Thus, oil pulling works on the principle of saponification. It works as a protective layer. The viscous nature of the oil inhibits plaque accumulation and adhesion of bacteria. The antioxidants present in the oil cause detoxification by preventing lipid peroxidation.

    READ MORE: Coconut Oil Uses, Coconut Oil Benefits, Coconut Oil Quotes

    Scientific Studies On Oil Pulling

    Does oil pulling work? Here’s what we know.

    1. Anand et al in their study observed a 20% reduction in bacterial count upon 40 days of oil pulling using sesame oil. They also observed reductions in the severity of dental caries. Sesame oil was observed to possess moderate antimicrobial activity against S. mutans and L. acidophilus. They mentioned that toxins and bacteria from the body may be removed through the tongue and get trapped in the oil and thrown out from the body.14

    2. Four researchers in a study involving 60 adolescents aged 16–18 years with plaque induced gingivitis, observed a statistically significant reduction of plaque and gingival indices upon oil pulling using coconut oil.

    Subjects performed oil pulling in the early morning on an empty stomach in addition to their routine oral hygiene measures such as brushing and flossing. They were assessed after four hours of performing oil pulling. Modified gingival index and plaque index by Silness and Loe were measured at baseline and on days 1, 7, 15 and 30. A steady decline in the indices was found from day seven. Plaque and gingival indices significantly decreased after 30 days of oil pulling. The study observed 50% decreases in gingival and plaque indices after four weeks which is comparatively similar to results produced by chlorhexidine. They concluded that oil pulling with coconut oil is helpful in decreasing plaque formation and plaque induced gingivitis.15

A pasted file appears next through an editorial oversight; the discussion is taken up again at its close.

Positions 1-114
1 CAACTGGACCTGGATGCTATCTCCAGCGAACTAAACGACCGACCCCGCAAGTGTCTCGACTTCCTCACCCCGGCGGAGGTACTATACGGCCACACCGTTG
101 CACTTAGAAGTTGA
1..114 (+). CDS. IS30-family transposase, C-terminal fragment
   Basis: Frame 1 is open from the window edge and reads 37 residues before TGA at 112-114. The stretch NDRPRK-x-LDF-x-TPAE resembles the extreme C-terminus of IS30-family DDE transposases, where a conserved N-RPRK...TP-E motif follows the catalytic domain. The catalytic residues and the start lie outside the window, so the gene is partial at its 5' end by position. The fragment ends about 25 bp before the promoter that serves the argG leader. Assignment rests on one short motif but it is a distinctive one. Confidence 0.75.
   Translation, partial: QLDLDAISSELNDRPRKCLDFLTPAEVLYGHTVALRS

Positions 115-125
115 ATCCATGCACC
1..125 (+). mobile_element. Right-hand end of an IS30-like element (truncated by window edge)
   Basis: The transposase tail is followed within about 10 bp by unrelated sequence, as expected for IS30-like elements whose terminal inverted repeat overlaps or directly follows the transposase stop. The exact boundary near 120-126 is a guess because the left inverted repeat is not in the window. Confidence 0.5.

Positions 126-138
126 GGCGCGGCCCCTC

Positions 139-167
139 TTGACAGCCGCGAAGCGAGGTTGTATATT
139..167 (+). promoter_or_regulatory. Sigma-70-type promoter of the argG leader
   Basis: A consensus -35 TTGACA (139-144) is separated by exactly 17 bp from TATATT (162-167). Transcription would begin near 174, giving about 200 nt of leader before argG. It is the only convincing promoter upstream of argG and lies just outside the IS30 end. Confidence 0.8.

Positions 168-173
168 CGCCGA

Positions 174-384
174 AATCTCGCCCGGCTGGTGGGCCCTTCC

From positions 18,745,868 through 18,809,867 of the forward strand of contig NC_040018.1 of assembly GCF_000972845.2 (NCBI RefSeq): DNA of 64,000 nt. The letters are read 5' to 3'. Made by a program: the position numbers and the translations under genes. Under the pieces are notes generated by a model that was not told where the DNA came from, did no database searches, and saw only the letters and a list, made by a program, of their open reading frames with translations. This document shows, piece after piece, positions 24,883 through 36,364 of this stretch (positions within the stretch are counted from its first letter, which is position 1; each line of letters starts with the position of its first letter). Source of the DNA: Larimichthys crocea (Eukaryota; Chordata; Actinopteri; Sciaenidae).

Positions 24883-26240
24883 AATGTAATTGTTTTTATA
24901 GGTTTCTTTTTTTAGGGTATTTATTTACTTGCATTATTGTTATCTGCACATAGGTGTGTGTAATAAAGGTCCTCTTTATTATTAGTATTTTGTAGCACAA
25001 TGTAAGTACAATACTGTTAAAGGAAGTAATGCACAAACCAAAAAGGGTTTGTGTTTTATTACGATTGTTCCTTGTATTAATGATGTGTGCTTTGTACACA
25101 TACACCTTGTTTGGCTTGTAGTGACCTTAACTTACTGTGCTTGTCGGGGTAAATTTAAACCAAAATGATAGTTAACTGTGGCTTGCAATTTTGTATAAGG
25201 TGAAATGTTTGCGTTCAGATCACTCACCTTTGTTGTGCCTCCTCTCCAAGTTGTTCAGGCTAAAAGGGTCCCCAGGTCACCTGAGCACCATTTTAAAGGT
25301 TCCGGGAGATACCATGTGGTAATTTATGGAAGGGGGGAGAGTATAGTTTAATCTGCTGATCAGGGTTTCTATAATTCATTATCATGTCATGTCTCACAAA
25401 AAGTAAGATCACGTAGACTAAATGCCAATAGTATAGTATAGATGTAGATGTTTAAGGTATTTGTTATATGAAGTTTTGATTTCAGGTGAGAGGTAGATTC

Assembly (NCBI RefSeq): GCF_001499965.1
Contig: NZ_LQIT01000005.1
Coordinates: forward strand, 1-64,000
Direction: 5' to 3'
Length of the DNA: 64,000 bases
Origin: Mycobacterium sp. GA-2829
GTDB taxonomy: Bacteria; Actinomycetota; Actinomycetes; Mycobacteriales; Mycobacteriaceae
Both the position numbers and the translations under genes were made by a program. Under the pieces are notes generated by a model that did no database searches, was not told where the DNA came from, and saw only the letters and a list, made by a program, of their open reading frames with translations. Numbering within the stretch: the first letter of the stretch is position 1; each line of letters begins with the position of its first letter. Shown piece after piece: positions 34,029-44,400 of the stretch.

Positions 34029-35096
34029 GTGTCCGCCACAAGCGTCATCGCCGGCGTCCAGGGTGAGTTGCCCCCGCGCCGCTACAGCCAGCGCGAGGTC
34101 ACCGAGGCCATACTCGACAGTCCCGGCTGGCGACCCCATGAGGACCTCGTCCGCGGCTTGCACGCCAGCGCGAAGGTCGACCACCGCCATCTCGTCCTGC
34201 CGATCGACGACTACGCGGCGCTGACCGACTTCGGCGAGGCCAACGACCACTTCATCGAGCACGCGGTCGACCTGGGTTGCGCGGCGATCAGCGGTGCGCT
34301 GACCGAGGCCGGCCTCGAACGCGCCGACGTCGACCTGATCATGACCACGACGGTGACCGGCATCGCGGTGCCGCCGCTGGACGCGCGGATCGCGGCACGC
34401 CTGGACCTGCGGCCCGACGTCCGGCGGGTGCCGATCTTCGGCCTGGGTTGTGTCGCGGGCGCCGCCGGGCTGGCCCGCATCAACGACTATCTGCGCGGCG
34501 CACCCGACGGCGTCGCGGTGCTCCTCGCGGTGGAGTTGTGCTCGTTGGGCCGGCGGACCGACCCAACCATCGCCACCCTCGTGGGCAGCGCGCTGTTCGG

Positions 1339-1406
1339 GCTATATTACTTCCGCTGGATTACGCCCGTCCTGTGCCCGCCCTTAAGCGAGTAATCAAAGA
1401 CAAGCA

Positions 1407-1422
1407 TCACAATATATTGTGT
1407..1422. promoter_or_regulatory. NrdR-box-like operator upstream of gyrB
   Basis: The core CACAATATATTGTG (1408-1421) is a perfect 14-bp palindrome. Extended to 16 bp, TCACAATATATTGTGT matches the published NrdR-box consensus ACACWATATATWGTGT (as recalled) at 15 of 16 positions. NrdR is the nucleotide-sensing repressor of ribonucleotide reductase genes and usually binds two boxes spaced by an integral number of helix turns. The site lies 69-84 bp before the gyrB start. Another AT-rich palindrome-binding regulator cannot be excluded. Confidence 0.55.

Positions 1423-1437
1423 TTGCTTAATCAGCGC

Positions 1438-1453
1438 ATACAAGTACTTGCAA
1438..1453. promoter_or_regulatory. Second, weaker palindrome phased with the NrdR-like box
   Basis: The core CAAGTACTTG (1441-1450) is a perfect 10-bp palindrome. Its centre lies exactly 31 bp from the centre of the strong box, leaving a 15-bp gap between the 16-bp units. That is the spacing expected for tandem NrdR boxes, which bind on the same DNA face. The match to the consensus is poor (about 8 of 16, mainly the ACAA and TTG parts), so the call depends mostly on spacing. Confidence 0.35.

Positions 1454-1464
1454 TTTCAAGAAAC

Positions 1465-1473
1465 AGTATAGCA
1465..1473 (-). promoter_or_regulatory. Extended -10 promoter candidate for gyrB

3. In a randomized, controlled triple-blind study involving 20, age-matched adolescents, the effect of sesame oil pulling on plaque-induced gingivitis and its efficiency when compared to 0.12% chlorhexidine mouthwash was evaluated for a period of ten days.

    Oil pulling was performed everyday for one minute in the morning after tooth brushing. Plaque index scores and modified gingival index scores were recorded at the baseline and after ten days. Plaque samples were collected to evaluate the microorganisms present and to calculate the total colony count of aerobic microorganisms after ten days. The study found statistically significant reduction in the pre- and post-values of the plaque and modified gingival index scores in both groups. Reductions in the total count of aerobic microorganisms were detected in both groups.16